Cathy at 746 Books is hosting the 20 Books of Summer reading challenge again this year. In previous years I have not become involved but having investigated Cathy’s blog she appears to have a very relaxed approach to this “challenge” so I have succumbed. Although I seriously doubt I will manage twenty books between 3rd June and 3rd September, particularly as I’m starting late, I thought it may prompt me to tackle my toppling to be read book mountains. According to Cathy I can reduce the number if I wish to and may alter the list if I fancy too. This sounds appealing! Many thanks to Paula Bardell-Hadley, Book Jotter for making me aware of the challenge.
With my various reviewing commitments, chiefly for children’s books, the time available for reading simply for fun has diminished. Although I greatly enjoy the children’s books I review it will be refreshing to have complete freedom of choice. My list of twenty titles does include some children’s titles, nonfiction and some old classics in addition to presents that I have not had time to read plus one or two I have been sent by publishers to review. So here goes…my #20BooksofSummer list. Perhaps you would like to read some of these too?
1. When Hitler Stole Pink Rabbit – Judith Kerr – When I noticed that a shared reading of this book was to take place on Twitter throughout June in tribute to this loved and respected author I knew I wanted to get involved. I was due to hear this remarkable woman speak at the Barnes Children’s Literature Festival last month and have used my ticket refund to buy a new copy of this classic. You can get involved by following the #PinkRabbitReadalong organised by Lorraine Gregory and Annalise Avery
2. The Bookworm – Lucy Mangan – watching the 63Up documentary has prompted me, like many others I imagine, to look back on my life in 7 year chunks. Some of the chunks would be linked to favourite books so I’m sure that this memoir of childhood reading will be fascinating.
3. Cousins – Salley Vickers – I’ve enjoyed several of this author’s books, in particular Mr Golightly’s Holiday. Family sagas have always featured in my favourite books lists and I am intrigued by this story across the generations.
4. When We Were Warriors – Emma Carroll – a children’s author whose novels always make me feel 10 years old again. I should have read this collection earlier and am determined to put that right.
5. The Writer’s Map – Hugh Lewis Jones – a beautiful Christmas present that I want to make time to savour. I love the imaginary worlds that authors create and am looking forward to finding out more about the process.
6. The Salt Path – Raynor Winn – I came across this memoir when browsing in Waterstones and was struck by a lovely review by Jackie Morris so bought it on impulse. It may be moved up the list…
7. The Old Ways – Robert MacFarlane – I loved The Lost Words created by this author and Jackie Morris and enjoy his word of the day on Twitter. However it is the idea of history hidden in our footpaths and lanes that makes me want to read this one.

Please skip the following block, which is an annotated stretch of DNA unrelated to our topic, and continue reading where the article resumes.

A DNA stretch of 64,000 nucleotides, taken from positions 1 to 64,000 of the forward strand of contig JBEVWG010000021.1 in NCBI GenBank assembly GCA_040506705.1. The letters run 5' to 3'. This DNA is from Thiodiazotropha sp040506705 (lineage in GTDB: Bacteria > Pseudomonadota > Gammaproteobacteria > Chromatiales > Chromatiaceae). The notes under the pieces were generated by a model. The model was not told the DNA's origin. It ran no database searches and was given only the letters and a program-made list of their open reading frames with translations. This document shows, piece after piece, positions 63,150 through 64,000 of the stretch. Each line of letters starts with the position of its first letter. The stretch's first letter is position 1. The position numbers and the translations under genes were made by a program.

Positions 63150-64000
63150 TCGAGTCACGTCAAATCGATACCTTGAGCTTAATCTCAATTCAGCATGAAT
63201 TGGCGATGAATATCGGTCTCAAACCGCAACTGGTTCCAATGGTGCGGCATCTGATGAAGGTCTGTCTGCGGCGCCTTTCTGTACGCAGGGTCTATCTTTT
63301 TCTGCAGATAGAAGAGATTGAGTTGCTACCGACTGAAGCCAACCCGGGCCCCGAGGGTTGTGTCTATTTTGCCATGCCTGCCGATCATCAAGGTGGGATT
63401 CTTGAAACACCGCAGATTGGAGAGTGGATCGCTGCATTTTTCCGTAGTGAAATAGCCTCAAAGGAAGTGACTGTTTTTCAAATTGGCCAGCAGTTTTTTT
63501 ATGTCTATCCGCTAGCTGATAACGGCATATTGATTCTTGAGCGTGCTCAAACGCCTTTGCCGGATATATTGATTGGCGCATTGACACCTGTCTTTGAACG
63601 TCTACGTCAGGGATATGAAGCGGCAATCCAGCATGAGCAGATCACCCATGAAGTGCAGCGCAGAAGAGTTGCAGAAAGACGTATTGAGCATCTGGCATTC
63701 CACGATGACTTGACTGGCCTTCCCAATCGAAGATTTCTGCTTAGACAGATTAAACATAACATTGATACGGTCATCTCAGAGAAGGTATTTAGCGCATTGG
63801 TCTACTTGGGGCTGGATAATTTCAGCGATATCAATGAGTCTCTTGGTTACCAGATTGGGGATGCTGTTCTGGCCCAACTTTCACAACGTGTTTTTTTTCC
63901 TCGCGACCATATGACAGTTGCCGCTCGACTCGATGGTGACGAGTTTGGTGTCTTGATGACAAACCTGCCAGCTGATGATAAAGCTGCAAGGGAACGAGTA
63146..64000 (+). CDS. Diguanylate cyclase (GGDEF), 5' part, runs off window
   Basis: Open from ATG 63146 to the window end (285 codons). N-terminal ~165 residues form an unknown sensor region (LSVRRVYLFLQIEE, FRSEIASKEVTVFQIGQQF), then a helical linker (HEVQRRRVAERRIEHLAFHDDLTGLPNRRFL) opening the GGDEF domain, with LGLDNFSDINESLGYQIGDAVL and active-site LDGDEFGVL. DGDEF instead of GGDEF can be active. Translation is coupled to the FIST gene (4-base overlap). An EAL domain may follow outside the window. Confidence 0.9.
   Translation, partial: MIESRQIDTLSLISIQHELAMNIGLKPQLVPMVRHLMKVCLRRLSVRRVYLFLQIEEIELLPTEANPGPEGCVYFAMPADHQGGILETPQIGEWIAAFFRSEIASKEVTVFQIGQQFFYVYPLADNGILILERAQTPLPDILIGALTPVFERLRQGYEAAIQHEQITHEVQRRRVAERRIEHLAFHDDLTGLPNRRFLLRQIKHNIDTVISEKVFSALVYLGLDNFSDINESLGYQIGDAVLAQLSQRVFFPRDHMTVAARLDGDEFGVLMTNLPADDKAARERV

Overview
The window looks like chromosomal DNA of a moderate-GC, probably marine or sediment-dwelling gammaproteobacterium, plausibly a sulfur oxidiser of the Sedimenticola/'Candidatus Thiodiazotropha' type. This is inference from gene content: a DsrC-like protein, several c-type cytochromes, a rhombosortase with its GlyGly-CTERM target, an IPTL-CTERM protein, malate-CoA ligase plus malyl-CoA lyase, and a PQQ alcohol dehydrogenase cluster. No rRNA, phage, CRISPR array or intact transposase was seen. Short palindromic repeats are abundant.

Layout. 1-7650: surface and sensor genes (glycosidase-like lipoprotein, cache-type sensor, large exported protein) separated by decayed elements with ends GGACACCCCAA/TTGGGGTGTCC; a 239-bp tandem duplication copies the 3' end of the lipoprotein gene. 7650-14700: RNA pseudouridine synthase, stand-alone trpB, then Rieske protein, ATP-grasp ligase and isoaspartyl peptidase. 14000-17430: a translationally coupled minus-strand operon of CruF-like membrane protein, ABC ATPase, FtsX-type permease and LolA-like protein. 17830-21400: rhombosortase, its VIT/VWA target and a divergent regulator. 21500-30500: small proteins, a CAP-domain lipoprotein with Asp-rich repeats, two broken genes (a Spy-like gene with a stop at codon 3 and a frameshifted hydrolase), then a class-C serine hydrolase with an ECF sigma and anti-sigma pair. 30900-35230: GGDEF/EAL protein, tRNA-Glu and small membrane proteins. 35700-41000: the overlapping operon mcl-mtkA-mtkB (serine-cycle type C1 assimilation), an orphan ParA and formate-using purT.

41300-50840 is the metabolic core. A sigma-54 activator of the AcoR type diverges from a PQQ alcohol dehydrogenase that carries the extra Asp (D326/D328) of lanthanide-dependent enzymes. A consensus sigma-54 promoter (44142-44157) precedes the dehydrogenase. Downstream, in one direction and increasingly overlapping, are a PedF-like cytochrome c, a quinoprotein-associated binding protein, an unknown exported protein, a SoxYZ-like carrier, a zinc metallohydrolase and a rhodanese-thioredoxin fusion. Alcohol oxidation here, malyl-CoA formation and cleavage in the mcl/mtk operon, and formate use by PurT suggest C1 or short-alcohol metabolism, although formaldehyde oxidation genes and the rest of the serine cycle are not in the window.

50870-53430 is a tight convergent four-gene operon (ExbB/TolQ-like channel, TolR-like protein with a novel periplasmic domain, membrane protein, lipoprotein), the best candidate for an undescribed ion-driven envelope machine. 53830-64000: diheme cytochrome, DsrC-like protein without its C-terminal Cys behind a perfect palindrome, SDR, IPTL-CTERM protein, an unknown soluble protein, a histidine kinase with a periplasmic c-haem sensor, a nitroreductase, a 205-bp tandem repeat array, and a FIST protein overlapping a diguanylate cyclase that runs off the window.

8. Singled Out – Virginia Nicholson – a second hand book fair buy, this book about the generation of women who were left alone after the First World War should, I hope be an interesting read.
9. The Silk Roads (Illustrated edition) – Peter Frankopan & Neil Packer – an introduction to world history for children, this beautifully illustrated book is appealing to this adult too.
10. & 11. Little Men & Jo’s Boys – Louisa M Alcott – two childhood favourites. Over the last eighteen months I have reread Little Women and Good Wives and would like to complete the series. I have happy memories of these books.
12. Straw into Gold – Hilary McKay – a retelling of fairy tales by a children’s author I respect.
13. Children’s Hour Folk Stories and Fables – another second hand book fair find I think it will be interesting to dip into this one alongside Hilary McKay’s recent book
14. La Belle Sauvage Volume 1 The Book of Dust – Philip Pullman – a signed copy bought at a British Library event. I have heard so much about this book and want to form my own opinion.
15. Cranford- Elizabeth Gaskell – this was hiding on a shelf in a wonderful secondhand bookshop in a converted chapel in Suffolk and has hidden on my bookshelf ever since. How shaming…
16. The House with Chicken Legs – Sophie Andersen – a children’s book award winner that I have kept intending to read and don’t know why I haven’t done so.
17. Year of Wonder – Clemency Burton-Hill – this is cheating a little. I have had this fascinating book for some time and dip in occasionally. I hope that adding it to the list will mean that I will check the recommended piece of classical music each day.
18. Anna at War – Helen Peters – this is a proof copy sent to me by the publishers, Nosy Crow. I am very impressed with the fiction they have produced for children this year and this sounds like my sort of book so I am looking forward to reading and reviewing this one.
19. Under the Greenwood Tree by Thomas Hardy – “Hardy’s most bright, confident and optimistic novel” it says on the back cover. I will let you know!
20. The Library Book a collection published by The Reading Agency – as we lose our libraries and librarians around the country this tribute feels like a timely read.
Well, these are my twenty books. Will I change some, quite possibly but I intend to try and keep to the original choices if possible. Even if I only manage five books over the period it will be a valuable exercise in focusing on books I already own. The problem is going to be resisting the pull of the local library and bookshops. There are so many fabulous books being published at the moment but I am aware that this results in some older and just as fabulous books being neglected. #20BooksofSummer is a great idea and I am looking forward to taking part. I hope to post regular updates on my progress.